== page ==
Making it yourself
The laser cut box
Cut this structure from plywood (4 mm thick) with a laser cut machine, then asseble it, put the components on the panels and fix them with some nails and vinilic glue. Download DXF/DWG files at the bottom of this page (designed with AutoCAD 2016).
If you haven’t got a pendulum, you can make one yourself starting from this example (it’s an exact copy of the one I made). A 27,5·16·1 cm piece of plywood, a 5·27,5·2 cm splint and a rod are enough. Then use rings, fishing wire and a ball to complete the pendulum.
I hadn’t got an iron mass (would be better, of course), so I made a ball with a 3D printer and I added a ring to hang it to the wire. The heavier and thinner it is (see pendulum clocks: the mass is flat to avoid friction with air), the longer it will oscillate.
This is the less expensive method to create a homemade PCB using only low-cost stuff:
- Laser printer (600 dpi or better)
- Photo paper
- Blank circuit board
- Muriatic acid (>10% HCl)
- Hydrogen peroxide (10% solution)
- Clothes iron
- Steel wool
- Safety goggles and gloves
- Sodium bicarbonate
- Paper towel
The first step is cleaning the blank PCB with steel wool and water. If the copper appears a bit oxidized, you should wash it with vinegar before. Then, scrub the copper side with a paper towel soaked in acetone to remove any remaining dirt. Accurately rub every part of the board. Do not touch the copper with hands!
Print the PCB.pdf file at the bottom of this page using a laser printer and do not touch it with fingers. Cut it, align the image on the copper side and press it with the clothes iron (it must be hot but without vapour) for about five minutes. Let it cool with all the paper, then remove the paper very slowly and carefully under water. If there’s no toner on the copper, repeat the procedure; Use a small permanent marker to fix some missing connections.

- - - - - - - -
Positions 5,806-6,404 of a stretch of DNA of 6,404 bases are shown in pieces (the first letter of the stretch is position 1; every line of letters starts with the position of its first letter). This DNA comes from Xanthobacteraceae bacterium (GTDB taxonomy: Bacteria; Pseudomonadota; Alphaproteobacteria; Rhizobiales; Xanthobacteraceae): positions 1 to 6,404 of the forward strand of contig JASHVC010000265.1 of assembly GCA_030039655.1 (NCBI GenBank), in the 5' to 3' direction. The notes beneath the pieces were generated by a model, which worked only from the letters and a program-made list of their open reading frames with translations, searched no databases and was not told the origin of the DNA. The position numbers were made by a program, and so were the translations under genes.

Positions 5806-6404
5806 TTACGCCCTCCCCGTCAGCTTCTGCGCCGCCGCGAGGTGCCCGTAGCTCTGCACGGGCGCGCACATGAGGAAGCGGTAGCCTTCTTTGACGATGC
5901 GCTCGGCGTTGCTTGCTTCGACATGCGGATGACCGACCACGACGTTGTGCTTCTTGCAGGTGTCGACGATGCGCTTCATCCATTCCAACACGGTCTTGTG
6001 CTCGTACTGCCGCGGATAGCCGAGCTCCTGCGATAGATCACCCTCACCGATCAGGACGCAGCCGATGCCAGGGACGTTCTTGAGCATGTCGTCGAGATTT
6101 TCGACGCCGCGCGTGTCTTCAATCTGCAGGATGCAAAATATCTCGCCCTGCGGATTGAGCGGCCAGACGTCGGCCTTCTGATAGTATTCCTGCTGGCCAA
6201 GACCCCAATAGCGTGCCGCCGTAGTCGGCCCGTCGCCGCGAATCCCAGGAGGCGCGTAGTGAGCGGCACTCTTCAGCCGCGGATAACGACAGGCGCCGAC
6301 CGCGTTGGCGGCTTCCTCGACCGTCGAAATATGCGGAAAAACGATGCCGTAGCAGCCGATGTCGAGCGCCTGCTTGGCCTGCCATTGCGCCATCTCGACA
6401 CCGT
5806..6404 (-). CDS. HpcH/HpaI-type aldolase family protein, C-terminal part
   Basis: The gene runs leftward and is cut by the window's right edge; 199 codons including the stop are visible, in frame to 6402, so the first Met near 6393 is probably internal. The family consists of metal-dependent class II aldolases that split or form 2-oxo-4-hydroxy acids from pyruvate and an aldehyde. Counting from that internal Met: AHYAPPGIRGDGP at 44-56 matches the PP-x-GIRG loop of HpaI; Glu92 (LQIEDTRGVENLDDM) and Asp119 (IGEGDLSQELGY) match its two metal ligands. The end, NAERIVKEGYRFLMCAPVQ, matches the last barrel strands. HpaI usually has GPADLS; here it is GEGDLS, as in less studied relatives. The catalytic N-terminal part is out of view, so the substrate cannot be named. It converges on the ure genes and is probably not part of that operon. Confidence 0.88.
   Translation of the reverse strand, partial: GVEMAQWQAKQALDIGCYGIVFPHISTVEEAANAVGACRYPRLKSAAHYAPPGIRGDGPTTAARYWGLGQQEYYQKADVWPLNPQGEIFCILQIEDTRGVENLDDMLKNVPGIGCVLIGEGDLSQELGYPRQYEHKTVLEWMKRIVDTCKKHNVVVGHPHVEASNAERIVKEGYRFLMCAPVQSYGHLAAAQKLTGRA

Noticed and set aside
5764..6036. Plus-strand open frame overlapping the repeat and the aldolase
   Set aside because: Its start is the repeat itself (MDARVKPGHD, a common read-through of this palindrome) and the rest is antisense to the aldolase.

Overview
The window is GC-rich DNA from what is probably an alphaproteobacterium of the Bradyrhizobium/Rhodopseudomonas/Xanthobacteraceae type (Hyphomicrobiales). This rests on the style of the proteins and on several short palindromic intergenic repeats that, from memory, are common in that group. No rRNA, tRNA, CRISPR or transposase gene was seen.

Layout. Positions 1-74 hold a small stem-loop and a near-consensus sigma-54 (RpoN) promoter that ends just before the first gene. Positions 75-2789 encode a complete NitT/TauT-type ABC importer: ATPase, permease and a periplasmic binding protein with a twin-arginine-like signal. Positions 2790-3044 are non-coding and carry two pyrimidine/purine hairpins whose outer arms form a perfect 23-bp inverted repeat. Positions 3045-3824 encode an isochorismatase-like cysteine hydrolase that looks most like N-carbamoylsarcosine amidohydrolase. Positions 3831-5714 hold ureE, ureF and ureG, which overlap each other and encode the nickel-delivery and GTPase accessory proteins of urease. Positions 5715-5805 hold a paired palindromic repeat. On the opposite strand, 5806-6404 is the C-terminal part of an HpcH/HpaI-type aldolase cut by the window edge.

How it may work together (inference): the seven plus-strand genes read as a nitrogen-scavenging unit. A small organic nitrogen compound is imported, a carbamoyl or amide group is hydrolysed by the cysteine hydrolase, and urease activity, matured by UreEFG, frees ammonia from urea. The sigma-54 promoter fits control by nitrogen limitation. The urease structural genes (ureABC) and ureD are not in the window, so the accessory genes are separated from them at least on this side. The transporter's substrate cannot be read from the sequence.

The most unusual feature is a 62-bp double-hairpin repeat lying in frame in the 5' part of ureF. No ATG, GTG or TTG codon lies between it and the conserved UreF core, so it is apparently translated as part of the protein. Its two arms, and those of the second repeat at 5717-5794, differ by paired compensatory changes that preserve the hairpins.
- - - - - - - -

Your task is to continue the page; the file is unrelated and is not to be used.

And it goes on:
Now it’s time to use acid to etch the PCB. In a plastic box put three glasses of muriatic acid and one of hydrogen peroxide; you can also try with equal amounts for a more powerful etching. Put the PCB in the solution (pay attention to your hands and eyes) and wait about ten minutes. When the etching is finished remove the board from the solution and wash under water. Put two spoons of sodium bicarbonate in the acid to neutralize the solution and throw it in the WC (or take it to a waste collection centre).
Here’s the schematic:
- ATMEGA328P MCU
- 2x 22 pF capacitors
- 3x 100 uF capacitors
- 2x 1N4148 diodes
- 7805TV voltage regulator
- 6x 10K resistors
- 2x 220R resistors
- 16 MHz crystal oscillator
- USB-to-serial adapter
- 940nm side-looking infrared emitters and IR detectors (I bought these from Sparkfun)
- 9V battery and battery holder
- 16x2 LCD screen
- 2 buttons
- A potentiometer and a trimmer
- Wires, wires and wires
Now that you’ve bought and collected the components, pick a solderer and solder them all! Then fix the PCB in the box, connect all the wires to the LCD, the USB-to-serial adapter, the potentiometer and the trimmer (for display brightness and contrast). Refer to the schematic, the PCB model in the previous step and to Eagle CAD files at the bottom of this page to correctly place all the parts and wires.
Add the sensors as shown in the pictures, then make some caps (I used a rotary tool to engrave them from a wood splint) to cover and protect them. Then connect them to the main board.
Arduino firmware, .ino format
PCB etching page, PDF
3D ball, STL format
Laser cutting model, DXF
Schematic, Autodesk Eagle 9.2.2
Board, Autodesk Eagle 9.2.2
Go back and start using it!
This work is licensed under a Creative Commons Attribution-NonCommercial-ShareAlike 4.0 International License.